I mentioned in a previous post that we have recently released Photon Controller version 1.1, and one of the major enhancements was the inclusion of support for vSAN. I wrote about the steps to do this in the previous post, but now I want to show you how to utilize vSAN storage for the orchestration frameworks (e.g. Kubernetes) that you deploy on top of Photon Controller. In other words, I am going to describe the steps that need to be taken in order for these Kubernetes VMs (master, etcd, workers) to be able to consume the vsanDatastore that is now configured on the cloud ESXi hosts of Photon Controller. This is what I will show you in this post. I have already highlighted the fact that you can deploy Kubernetes as a service from the Photon Controller UI. This is showing you another way of achieving the same thing, but also to enable the vSAN datastore to be used by the K8S VMs.
Now that we have seen how to deploy Photon Controller v1.1 with vSAN, we will look at another new feature of this version of Photon Controller. At VMworld 2016 in Barcelona, Kit Colbert mentioned that one of the upcoming features of Photon Controller is the ability to deploy Kubernetes As A Service on top of Photon Controller. In this post, we will look at that feature, but also how to deploy the Kubernetes VMs (master, etcd, workers). While we have been able to deploy K8S on Photon Controller in previous releases, this version 1.1 simplifies that process greatly, as you will see shortly.
I’m delighted to announce the availability of a new vSphere 6.5 core storage white paper. The paper covers new features such as VMFS-6 enhancements, policy driven Storage I/O Control, policy driven VM Encryption, NFS and iSCSI improvements and of course new limit increases in vSphere 6.5. There are too many VMware folks to thank for putting this paper together, but you’ll find them all listed in the acknowledgements section. I do want to mention one person however; a very special thanks to Cody Hosterman of Pure Storage who spent a lot of time testing many of these new features, and providing the relevant feedback that could be included in the paper. Thanks Cody.
You can download the paper from our storagehub site by clicking here.
Many of you will have seen the recent announcement for Photon Controller version 1.1. For me, the interesting part of this announcement is the support for vSAN as a storage platform with Photon Controller v1.1. I should think that the first question that those of you are familiar with both vSAN and Photon Controller will ask is “how do I configure vSAN for Photon Controller when there is no vCenter server in the mix?”. This is a very good question, and one which I will highlight in this blog post. There are also a few line items in the release notes which may not be very clear to those of you who are not very familiar with these products. I hope to be able to highlight these to you as well.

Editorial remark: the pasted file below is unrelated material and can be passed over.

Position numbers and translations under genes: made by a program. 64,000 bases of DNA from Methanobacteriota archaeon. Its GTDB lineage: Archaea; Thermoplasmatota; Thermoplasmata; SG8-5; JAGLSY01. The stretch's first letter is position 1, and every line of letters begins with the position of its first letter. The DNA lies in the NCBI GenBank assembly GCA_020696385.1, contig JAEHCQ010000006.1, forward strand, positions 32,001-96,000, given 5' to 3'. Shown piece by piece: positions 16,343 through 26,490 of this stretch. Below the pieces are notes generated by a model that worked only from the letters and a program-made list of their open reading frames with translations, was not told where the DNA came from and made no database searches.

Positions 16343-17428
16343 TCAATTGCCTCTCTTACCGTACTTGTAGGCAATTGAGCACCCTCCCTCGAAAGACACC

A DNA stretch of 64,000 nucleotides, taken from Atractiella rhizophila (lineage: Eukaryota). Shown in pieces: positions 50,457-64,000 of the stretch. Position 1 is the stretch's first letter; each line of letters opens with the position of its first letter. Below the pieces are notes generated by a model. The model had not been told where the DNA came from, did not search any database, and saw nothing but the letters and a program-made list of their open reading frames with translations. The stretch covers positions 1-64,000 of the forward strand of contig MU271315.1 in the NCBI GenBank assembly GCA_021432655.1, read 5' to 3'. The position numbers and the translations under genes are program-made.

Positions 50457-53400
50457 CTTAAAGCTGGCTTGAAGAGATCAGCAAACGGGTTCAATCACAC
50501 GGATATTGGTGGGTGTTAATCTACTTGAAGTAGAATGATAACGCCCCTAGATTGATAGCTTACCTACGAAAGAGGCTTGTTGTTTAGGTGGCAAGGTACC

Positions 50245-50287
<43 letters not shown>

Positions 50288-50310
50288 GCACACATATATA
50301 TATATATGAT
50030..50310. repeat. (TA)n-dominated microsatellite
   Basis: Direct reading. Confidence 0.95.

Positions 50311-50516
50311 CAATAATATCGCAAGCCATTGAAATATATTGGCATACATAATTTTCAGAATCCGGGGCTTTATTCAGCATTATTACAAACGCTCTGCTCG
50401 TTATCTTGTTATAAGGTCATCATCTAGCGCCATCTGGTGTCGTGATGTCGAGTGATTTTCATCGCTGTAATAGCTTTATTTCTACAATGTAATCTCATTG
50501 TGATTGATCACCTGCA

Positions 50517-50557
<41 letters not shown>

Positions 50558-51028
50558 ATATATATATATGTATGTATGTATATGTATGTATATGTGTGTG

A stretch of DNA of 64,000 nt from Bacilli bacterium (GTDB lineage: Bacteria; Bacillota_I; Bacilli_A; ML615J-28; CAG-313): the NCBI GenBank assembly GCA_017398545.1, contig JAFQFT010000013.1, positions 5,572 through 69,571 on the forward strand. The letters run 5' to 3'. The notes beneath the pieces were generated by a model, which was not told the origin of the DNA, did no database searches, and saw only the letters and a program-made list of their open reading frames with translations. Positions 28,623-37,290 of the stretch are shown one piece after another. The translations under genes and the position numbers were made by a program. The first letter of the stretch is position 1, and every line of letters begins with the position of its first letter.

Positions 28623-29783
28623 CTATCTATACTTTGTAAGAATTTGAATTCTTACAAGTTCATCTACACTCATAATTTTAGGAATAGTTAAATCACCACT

The first email I saw this morning in my inbox was from my good pal, Alan Renouf. Alan is our product line manager for APIs, SDKs, CLIs and Automation Frameworks (congrats on the promotion Alan). Anyway, Alan was announcing the General Availability of VMware vSphere PowerCLI 6.5 Release 1. There are a whole bunch of improvements in this release, and much kudos must go to the PowerCLI team. However from a vSAN perspective, things look really cool. [Update] This version of PowerCLI also works with vSAN 6.2 and 6.0, so there is no need for customers to upgrade to vSAN 6.5 to leverage these new features of PowerCLI.
I’ve been liaising with one of our customers in the UK who is currently evaluation vSphere Integrated Containers in a very large vSphere infrastructure. In this infrastructure, a single vCenter Server is managing lots and lots of vSphere clusters, and very many distributed switches (DVS) and distributed portgroup. There were some issues encountered when trying to select the correct compute resource and correct distributed portgroup for a particular Virtual Container Host, which I will highlight in this post.
I’ve talked a lot recently about the various VMware projects surrounding containers, container management, repositories, etc. However one of the most popular container cluster managers is Kubernetes (originally developed by Google). To use an official description, Kubernetes (or K8S for short) is a “platform for automating deployment, scaling, and operations of application containers across clusters of hosts”. So this begs the question about how easy is it to deploy K8S on vSphere. I have already documented how K8S can be deployed on Photon Platform. But can you easily deploy Kubernetes on a vSphere infrastructure. The answer now is that it is relatively easy. This necessary scripts are now included in K8S version 1.4.5, which went live recently (October 29th). Let’s look at the steps involved in deploying Kubernetes on vSphere in more detail.